prairie blue-eyed grass

(Sisyrinchium campestre)

               
Conservation Status

IUCN Red List

not yet assessed

prairie blue-eyed grass

NatureServe

N5? - Secure

SNR - Unranked

Minnesota

not listed

Nativity

Native

Occurrence

 

Habitat

Dry to moderate moisture. Upland prairies, meadows, and sometimes woodland openings. Full sun. Sandy or loamy soil.

Flowering

May to July

Flower Color

Pale violet, light blue, or white

Height

4 to 16

Photo by Bill Reynolds

Identification

This is an erect, 4 to 16 tall, perennial forb that rises in a tuft of 2 to 6 basal leaves and one or more flowering stalks from coarse, fibrous roots.

The basal leaves are pale green, linear, flat, 3 to 10 long, and 1 32 to wide. They are sharply pointed at the tip and are usually hairless.

The stem is light green to olive green and may be slightly covered with a whitish waxy substance (glaucous). It is unbranched, distinctly winged, and no more than wide.

The inflorescence is a solitary flower or a single, unstalked, flattened, fan-shaped cluster (cyme) of 2 to 11 flowers at the end of the stem. The cyme is subtended and partially enclosed by a pair of claw-like bracts (spathe). There is no leaf-like bract below the spathe.

The spathe is ½ to 2 3 16 long, green, and not at all or only slightly tinged purple. The outer bract is 1½ to 2 times longer than the inner bract. The margins are thin, membranous, and translucent or transparent. The margin of the outer bract is distinct all the way to the base.

The flowers are ½ to 1 wide. They are borne on thin, thread-like stalks that are about as long as the spathes. They are drooping when in bud, becoming erect when in flower. Each flower has 3 petals, 3 petal-like sepals (6 tepals), 3 stamens, and 3 styles. The tepals are spreading, inversely lance-shaped, and ¼ to ½ long. They are rounded to notched at the tip with a bristle-like extension at the tip. They are pale violet, light blue, or white and are yellow at the base. The stamens have white filaments and yellow anthers. The filaments are fused for most of their length around the styles. The styles extend beyond the anthers.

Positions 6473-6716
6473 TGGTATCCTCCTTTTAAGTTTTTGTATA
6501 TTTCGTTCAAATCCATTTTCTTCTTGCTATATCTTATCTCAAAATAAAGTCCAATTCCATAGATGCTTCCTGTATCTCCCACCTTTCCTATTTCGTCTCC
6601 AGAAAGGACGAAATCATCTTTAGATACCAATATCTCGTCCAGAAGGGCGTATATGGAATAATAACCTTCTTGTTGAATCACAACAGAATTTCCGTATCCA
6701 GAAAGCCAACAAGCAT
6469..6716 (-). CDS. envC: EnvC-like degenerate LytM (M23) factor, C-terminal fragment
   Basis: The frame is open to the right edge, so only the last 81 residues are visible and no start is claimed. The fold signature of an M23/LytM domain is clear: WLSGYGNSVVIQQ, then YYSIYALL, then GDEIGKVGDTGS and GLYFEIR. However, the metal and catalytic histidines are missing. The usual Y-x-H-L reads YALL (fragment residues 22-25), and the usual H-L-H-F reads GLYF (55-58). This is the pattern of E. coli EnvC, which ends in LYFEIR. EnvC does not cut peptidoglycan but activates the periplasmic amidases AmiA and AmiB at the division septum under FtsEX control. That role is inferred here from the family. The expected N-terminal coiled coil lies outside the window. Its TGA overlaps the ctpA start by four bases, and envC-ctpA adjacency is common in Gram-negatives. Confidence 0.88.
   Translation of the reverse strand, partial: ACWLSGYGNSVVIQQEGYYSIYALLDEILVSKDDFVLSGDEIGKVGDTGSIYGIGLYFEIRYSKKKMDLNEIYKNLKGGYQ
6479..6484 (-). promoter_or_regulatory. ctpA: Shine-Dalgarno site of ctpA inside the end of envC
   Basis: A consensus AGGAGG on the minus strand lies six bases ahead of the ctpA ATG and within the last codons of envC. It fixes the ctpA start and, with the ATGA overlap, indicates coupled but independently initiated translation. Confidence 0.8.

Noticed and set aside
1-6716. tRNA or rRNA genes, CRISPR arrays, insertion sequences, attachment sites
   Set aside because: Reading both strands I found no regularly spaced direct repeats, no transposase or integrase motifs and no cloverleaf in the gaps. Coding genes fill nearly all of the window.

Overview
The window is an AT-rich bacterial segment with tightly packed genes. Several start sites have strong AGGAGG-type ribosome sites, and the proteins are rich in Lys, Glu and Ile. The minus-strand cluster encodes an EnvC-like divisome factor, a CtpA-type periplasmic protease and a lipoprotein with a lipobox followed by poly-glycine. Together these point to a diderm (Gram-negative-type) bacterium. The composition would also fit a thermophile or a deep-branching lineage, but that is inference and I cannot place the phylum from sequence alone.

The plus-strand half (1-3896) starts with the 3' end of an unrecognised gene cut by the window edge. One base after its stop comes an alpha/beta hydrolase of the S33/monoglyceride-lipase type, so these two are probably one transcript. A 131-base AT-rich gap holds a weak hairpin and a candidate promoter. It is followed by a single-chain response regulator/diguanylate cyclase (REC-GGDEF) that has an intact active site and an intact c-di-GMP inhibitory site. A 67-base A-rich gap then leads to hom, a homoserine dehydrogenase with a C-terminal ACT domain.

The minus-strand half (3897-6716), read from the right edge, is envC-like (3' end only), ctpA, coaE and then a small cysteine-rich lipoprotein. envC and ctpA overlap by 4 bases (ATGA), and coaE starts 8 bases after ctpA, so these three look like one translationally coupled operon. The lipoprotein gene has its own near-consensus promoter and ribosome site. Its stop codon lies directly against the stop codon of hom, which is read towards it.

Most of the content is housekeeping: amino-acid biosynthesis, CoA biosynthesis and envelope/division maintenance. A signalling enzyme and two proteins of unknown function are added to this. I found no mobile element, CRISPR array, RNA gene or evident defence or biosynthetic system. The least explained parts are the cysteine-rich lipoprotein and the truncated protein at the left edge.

The fruit is an egg-shaped, to 3 16 long, light to dark brown capsule with many seeds.

 
Similar
Species

Mountain blue-eyed grass (Sisyrinchium montanum var. montanum) spathe is often strongly tinged purple. The margins of the outer spathe bract are fused for 1 32 to ¼ at the base. The flowers are bluish-violet.

Narrow-leaved blue-eyed-grass (Sisyrinchium angustifolium) leaves and stems are not glaucous. There may be 2 to 4 stalked flower clusters on the stem, causing the stem to appear branched.


Distribution Distribution Map   Sources: 2, 3, 4, 5, 7, 24, 28.

Comments

Misnomer
Contrary to its common name, this plant is not a grass.


Taxonomy

Family:

Iridaceae (iris)

 

Subfamily:

Iridoideae

 

Tribe:

Sisyrinchieae

 
Synonyms

Sisyrinchium campestre var. kansanum

Sisyrinchium flaviflorum

Sisyrinchium kansanum

 
Common
Names

prairie blue-eyed grass

prairie blueeyed grass


 

 

 

 

 

 

 

 

Glossary

cyme

A branched, flat-topped or convex flower cluster in which the terminal flower opens first and the outermost flowers open last.

 

filament

On plants: The thread-like stalk of a stamen which supports the anther. On Lepidoptera: One of a pair of long, thin, fleshy extensions extending from the thorax, and sometimes also from the abdomen, of a caterpillar.

 

glaucous

Pale green or bluish gray due to a whitish, powdery or waxy film, as on a plum or a grape.

 

linear

Long, straight, and narrow, with more or less parallel sides, like a blade of grass.

 

spathe

One or two large bracts that subtend, hood, or sometimes envelope a flower or flower cluster, as with a Jack-in-the-Pulpit.

 

tepal

Refers to both the petals and the sepals of a flower when they are similar in appearance and difficult to tell apart. Tepals are common in lilies and tulips.

 

wing

A thin, flat, membranous, usually transparent appendage on the margin of a structure.

       

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Bill Reynolds


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